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SSRC Library

The SSRC Library allows visitors to access materials related to self-sufficiency programs, practice and research. Visitors can view common search terms, conduct a keyword search or create a custom search using any combination of the filters at the left side of this page. To conduct a keyword search, type a term or combination of terms into the search box below, select whether you want to search the exact phrase or the words in any order, and click on the blue button to the right of the search box to view relevant results.

Writing a paper? Working on a literature review? Citing research in a funding proposal? Use the SSRC Citation Assistance Tool to compile citations.

  • Conduct a search and filter parameters as desired.
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The SSRC Library includes resources which may be available only via journal subscription. The SSRC may be able to provide users without subscription access to a particular journal with a single use copy of the full text.  Please email the SSRC with your request.

The SSRC Library collection is constantly growing and new research is added regularly. We welcome our users to submit a library item to help us grow our collection in response to your needs.


  • Individual Author: Ananat, Elizabeth O.; Phinney, Robin
    Reference Type: Report
    Year: 2004

    Child care arrangements have become increasingly important for low-income women since the passage of the Personal Responsibility and Work Opportunity Reconciliation Act (PRWORA) in 1996.  For most welfare recipients, PRWORA effectively eliminated the choice of whether or not to work by making welfare receipt conditional on work or participation in employment-related activities.  Stricter work requirements have meant that more women are entering the workforce.  As a result, greater numbers of children now require care.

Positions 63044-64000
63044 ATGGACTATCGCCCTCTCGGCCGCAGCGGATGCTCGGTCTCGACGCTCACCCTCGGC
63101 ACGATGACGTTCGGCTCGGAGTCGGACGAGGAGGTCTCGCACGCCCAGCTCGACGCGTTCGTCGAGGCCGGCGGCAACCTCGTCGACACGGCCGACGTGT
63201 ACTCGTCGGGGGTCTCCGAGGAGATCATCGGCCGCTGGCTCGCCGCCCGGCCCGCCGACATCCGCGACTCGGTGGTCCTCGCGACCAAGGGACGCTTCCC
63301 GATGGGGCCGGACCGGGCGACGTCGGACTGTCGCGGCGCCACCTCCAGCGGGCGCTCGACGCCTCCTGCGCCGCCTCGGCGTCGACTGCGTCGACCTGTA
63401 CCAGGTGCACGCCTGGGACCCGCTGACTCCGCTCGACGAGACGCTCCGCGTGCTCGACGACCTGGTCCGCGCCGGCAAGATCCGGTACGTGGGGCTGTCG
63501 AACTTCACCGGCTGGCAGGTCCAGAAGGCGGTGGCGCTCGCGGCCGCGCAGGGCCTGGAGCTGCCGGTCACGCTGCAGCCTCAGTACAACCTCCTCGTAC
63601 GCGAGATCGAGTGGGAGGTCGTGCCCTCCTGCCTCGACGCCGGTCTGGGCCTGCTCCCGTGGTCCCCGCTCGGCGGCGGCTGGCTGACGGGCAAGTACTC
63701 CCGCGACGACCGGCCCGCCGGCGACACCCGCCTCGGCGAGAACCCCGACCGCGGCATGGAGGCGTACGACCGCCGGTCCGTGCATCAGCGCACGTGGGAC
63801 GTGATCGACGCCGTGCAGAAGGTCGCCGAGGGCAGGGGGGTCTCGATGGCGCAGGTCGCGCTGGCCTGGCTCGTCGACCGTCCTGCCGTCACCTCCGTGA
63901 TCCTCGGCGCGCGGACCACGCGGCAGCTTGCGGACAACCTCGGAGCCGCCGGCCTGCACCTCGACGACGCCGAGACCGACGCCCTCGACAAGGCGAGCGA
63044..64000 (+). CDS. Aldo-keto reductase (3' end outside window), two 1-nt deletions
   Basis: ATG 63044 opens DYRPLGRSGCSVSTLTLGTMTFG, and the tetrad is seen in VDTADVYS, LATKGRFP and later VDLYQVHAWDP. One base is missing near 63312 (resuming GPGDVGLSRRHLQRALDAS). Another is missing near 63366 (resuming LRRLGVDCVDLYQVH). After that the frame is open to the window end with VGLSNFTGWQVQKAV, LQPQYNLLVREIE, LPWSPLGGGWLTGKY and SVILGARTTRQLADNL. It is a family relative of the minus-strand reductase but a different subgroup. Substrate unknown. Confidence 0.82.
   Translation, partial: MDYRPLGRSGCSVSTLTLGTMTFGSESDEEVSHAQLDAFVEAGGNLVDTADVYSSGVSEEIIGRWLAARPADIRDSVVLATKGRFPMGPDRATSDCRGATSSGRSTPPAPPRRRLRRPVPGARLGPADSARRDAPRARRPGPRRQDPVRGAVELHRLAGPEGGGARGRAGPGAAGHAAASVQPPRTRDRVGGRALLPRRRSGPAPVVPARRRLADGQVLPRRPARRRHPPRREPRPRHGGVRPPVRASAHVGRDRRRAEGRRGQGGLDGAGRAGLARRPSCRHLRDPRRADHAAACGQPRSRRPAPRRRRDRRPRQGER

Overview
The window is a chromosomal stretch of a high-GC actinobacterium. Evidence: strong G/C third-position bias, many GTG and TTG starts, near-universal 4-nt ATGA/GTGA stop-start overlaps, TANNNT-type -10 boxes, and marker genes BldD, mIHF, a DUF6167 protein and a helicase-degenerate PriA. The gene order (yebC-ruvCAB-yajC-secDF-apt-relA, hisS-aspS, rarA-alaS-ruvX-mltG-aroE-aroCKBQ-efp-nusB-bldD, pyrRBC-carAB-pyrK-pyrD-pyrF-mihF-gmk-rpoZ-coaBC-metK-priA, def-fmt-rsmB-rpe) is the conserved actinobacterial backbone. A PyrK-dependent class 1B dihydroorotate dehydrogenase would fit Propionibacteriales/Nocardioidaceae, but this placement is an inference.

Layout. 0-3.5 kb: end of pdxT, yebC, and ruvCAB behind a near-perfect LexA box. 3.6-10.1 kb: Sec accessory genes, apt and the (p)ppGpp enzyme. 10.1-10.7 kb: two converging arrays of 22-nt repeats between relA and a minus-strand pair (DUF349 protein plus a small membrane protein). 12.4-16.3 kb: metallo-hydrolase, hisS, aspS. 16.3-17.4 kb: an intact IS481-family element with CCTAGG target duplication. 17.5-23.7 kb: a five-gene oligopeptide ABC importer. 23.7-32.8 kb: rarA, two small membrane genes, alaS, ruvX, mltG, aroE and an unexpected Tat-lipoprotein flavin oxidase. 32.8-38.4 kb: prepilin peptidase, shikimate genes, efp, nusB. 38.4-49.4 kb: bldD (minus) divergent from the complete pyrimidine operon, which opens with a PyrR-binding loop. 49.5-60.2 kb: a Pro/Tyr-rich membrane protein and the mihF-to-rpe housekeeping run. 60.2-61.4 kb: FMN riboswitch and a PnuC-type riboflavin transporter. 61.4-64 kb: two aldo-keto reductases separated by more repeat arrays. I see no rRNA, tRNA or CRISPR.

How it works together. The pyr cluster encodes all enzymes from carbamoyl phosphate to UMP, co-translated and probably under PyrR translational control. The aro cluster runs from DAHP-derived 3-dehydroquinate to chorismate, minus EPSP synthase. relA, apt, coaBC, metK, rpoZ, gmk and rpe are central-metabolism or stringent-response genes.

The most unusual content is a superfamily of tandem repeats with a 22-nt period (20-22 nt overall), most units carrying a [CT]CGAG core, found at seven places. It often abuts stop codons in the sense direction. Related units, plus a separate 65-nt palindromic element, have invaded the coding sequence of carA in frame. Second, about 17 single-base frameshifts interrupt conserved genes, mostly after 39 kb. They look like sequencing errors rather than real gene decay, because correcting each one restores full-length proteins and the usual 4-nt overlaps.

Changes in the demand for child care as well as the resources available to subsidize child care have the potential to influence a woman’s transition into work.  This paper highlights research efforts by the Women’s Employment Study to measure and analyze the relationship between child care and work transitions.  The first section of the paper describes changes to federal child care resources since the passage of PRWORA.  The next section introduces the measures used to create a “child care barrier” in the Women’s Employment Study (WES).  The final section...

    Child care arrangements have become increasingly important for low-income women since the passage of the Personal Responsibility and Work Opportunity Reconciliation Act (PRWORA) in 1996.  For most welfare recipients, PRWORA effectively eliminated the choice of whether or not to work by making welfare receipt conditional on work or participation in employment-related activities.  Stricter work requirements have meant that more women are entering the workforce.  As a result, greater numbers of children now require care.

    Changes in the demand for child care as well as the resources available to subsidize child care have the potential to influence a woman’s transition into work.  This paper highlights research efforts by the Women’s Employment Study to measure and analyze the relationship between child care and work transitions.  The first section of the paper describes changes to federal child care resources since the passage of PRWORA.  The next section introduces the measures used to create a “child care barrier” in the Women’s Employment Study (WES).  The final section presents descriptive data on the extent to which WES recipients experience a child care barrier, and analyses of the impact of receipt of a child care subsidy on work outcomes using the WES data. (author abstract)